Twitter for iOS Wants You For Your Body

People are getting upset over Twitter for iPhone’s new Quick Bar. You can’t turn it off. It’s everywhere you go in the app.

@drdrang writes:

The real problem here is being forced to see something I have no interest in.

And that demonstrates what I think is a fundamental difference between Twitter’s apps and third-party apps. Twitter’s apps are interested in what’s best for Twitter: getting people to use the most out of Twitter with searches, trends, and things people may not normally use in order to get them hooked on Twitter and its potential. Third party clients have to focus on what’s best for their users, and each third-party client has a different idea of what’s important.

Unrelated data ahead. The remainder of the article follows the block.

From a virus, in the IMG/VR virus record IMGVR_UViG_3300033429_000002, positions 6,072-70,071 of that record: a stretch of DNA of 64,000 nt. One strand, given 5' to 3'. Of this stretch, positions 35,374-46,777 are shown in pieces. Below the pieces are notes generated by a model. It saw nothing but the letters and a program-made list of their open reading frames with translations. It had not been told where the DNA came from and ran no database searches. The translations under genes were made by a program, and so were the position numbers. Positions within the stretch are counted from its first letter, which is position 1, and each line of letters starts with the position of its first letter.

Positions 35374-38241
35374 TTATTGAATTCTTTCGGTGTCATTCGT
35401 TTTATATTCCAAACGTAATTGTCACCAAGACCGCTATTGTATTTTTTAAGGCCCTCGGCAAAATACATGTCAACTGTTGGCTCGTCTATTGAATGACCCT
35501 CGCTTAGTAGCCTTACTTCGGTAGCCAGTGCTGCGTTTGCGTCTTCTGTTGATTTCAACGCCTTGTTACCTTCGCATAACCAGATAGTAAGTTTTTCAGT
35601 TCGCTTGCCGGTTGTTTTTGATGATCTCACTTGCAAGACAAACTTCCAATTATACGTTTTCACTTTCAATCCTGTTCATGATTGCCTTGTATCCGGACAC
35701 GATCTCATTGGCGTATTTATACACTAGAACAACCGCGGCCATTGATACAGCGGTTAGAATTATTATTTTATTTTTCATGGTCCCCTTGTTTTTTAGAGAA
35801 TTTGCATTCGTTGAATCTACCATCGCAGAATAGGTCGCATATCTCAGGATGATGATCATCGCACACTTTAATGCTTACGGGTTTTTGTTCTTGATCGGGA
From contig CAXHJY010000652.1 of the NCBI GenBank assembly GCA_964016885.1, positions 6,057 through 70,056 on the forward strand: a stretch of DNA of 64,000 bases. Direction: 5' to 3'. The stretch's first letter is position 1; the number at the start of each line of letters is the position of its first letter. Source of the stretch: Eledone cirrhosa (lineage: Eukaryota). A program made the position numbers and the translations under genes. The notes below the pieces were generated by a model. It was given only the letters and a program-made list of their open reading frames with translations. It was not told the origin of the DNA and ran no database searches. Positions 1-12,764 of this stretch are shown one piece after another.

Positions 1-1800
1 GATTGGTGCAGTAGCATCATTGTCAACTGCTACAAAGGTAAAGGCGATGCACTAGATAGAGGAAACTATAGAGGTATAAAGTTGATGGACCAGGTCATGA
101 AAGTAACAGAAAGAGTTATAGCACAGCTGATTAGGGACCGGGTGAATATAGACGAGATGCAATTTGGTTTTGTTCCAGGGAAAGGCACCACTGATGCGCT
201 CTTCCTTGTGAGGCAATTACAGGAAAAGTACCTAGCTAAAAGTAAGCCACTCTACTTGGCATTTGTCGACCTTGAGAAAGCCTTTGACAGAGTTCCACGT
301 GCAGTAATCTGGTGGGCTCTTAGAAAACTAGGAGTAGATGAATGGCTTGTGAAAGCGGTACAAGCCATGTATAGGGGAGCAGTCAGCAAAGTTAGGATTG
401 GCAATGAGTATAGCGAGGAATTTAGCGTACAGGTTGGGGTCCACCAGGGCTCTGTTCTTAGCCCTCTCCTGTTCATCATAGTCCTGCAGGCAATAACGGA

That said, I enjoy Twitterrific the most.

One of the things that’s turned me off from Twitter’s iOS and Mac apps is how easy it is to get swept up in searches, trends, viewing @reply archives, old direct messages, and other accounts. Twitterrific is a lot simpler. It’ll show you all that stuff if you want it, but the main focus is the timeline specific to you.